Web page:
I think that's one of the biggest keys to our relationship: we've been able to change and grow together. Since we met at such a young age--Garrett eighteen, I seventeen--we really had no choice but to change and grow (see the story on how we met here). It has been the willingness to do it together that's made us last.

    Everybody changes throughout their life; I'm definitely not the same person that I was ten years ago--heck, I'm not the same person I was one year ago. There are parts of me that will always stay the same, yes, but I've grown and adapted and have focused on bringing the parts of me I like forward and pushing the less favorable ones out. Garrett isn't the same, either. When I met him, he lived in a daily pair of athletic sweats, had no desire to ever be in a relationship, and wanted to live in a tent on a beach after college--for the rest of his life. Luckily, all of that just made me love him more. I have never tried to change him and he has never tried to change me. Instead, we support one another as we grow into the people we want to be.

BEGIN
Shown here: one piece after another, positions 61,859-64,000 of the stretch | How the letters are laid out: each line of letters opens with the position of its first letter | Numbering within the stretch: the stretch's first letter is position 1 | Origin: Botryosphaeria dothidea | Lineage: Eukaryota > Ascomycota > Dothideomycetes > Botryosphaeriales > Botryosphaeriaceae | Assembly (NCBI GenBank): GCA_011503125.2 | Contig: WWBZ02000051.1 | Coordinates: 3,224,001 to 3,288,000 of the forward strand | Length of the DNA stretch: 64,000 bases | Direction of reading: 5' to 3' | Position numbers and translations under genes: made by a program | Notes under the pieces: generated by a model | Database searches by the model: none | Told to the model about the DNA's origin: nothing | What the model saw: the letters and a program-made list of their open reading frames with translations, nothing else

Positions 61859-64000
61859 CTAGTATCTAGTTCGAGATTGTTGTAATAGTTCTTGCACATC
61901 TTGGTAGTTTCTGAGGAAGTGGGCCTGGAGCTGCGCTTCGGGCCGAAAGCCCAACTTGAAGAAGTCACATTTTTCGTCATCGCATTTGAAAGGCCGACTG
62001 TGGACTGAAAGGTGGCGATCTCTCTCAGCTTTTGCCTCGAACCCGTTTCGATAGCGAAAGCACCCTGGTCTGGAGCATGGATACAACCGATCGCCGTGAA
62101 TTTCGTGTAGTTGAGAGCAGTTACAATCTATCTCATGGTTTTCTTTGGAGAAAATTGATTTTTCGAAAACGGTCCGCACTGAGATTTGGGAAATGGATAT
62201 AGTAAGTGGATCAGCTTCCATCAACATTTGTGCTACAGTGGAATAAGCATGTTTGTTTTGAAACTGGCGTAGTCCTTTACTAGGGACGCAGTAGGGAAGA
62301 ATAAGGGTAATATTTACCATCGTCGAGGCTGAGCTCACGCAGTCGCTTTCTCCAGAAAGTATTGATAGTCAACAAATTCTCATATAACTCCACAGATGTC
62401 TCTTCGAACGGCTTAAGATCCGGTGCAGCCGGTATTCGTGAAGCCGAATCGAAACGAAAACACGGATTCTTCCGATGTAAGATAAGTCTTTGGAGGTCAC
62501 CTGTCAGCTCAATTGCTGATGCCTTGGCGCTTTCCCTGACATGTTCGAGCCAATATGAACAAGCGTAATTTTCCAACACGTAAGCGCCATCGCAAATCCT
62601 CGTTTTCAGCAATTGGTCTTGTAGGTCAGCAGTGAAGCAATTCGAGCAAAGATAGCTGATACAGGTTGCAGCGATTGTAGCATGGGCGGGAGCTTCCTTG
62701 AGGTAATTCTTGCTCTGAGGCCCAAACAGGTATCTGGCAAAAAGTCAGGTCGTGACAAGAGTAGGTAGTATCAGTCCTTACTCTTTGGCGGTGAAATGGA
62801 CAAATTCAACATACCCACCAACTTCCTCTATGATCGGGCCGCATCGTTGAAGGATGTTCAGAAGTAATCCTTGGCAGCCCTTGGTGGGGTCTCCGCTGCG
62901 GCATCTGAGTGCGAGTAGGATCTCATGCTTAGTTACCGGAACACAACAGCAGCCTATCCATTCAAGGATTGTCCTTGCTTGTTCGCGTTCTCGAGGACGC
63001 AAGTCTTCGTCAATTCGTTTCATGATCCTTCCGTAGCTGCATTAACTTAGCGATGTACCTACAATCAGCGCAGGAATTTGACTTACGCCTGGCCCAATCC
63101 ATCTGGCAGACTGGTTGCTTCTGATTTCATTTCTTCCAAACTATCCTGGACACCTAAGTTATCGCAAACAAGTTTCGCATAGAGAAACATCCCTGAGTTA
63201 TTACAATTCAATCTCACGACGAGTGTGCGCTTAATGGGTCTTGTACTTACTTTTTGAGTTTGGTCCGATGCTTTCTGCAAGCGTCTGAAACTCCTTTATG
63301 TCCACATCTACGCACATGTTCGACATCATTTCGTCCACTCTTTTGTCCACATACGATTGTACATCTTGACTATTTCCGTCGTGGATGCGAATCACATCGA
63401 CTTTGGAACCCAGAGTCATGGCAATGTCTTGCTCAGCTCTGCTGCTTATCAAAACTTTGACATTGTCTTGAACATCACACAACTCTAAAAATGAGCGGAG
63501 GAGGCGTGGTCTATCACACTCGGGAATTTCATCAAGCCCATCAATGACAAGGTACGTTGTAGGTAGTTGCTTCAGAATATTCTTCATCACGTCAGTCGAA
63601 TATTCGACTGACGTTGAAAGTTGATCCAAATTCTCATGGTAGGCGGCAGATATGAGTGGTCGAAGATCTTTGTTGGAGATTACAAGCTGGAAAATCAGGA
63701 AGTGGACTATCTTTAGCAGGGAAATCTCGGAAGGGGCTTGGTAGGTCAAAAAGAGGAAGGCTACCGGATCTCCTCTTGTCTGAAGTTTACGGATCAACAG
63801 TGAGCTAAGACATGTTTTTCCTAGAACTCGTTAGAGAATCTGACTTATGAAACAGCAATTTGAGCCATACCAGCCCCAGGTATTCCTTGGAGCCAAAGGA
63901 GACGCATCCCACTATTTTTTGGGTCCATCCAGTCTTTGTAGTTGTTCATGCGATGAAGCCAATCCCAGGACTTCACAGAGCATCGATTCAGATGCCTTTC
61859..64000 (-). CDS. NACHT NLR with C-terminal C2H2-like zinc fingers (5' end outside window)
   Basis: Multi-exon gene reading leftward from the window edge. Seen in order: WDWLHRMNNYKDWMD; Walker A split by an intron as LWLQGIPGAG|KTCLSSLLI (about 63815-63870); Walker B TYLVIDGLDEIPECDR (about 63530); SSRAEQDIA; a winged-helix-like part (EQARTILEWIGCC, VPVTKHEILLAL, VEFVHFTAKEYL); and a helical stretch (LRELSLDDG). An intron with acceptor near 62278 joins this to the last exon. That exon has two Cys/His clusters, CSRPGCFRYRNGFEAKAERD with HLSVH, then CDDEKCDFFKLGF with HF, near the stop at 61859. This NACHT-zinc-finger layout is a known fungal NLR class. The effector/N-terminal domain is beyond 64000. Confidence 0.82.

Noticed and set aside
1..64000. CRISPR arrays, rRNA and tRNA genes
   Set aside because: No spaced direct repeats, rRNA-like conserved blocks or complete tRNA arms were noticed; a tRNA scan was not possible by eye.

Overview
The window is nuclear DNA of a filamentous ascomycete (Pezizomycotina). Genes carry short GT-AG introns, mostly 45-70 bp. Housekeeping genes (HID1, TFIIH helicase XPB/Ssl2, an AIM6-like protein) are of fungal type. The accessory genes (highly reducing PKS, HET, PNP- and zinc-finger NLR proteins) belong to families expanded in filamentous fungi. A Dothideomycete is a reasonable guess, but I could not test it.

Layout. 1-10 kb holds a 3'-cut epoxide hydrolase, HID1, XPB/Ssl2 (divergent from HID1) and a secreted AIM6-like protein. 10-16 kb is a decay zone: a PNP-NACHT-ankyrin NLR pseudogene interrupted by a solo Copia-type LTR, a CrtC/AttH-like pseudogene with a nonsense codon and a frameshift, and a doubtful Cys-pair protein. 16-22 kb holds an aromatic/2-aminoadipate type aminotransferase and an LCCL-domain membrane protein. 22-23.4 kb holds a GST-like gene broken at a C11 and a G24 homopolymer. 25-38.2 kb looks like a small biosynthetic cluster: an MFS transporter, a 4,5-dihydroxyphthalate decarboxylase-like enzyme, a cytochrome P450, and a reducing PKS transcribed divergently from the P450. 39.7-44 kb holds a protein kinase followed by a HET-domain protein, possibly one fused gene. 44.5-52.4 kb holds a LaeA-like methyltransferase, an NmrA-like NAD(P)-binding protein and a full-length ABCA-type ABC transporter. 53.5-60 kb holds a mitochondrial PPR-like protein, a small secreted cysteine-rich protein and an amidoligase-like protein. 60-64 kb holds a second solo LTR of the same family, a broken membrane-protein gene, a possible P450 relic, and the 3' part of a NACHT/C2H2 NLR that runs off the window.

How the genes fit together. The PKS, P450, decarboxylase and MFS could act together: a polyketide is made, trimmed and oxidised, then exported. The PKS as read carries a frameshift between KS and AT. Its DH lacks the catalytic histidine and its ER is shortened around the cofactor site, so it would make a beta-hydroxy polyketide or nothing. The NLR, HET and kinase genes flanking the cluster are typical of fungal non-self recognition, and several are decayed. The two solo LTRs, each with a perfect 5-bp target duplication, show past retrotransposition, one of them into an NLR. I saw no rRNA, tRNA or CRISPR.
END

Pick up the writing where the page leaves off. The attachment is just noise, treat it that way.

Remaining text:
I really, really value the people that we've become and the relationship that we've built. I can only hope that we continue to evolve well together, to continue to fortify what we have.

    With that, I would like to cheers our first year of being just married. I think we've done a pretty good job at it so far.


    Thursday, July 11, 2013

    I'd Have to Shut My Eyes, Pinch My Nose and Plug My Ears to Forget You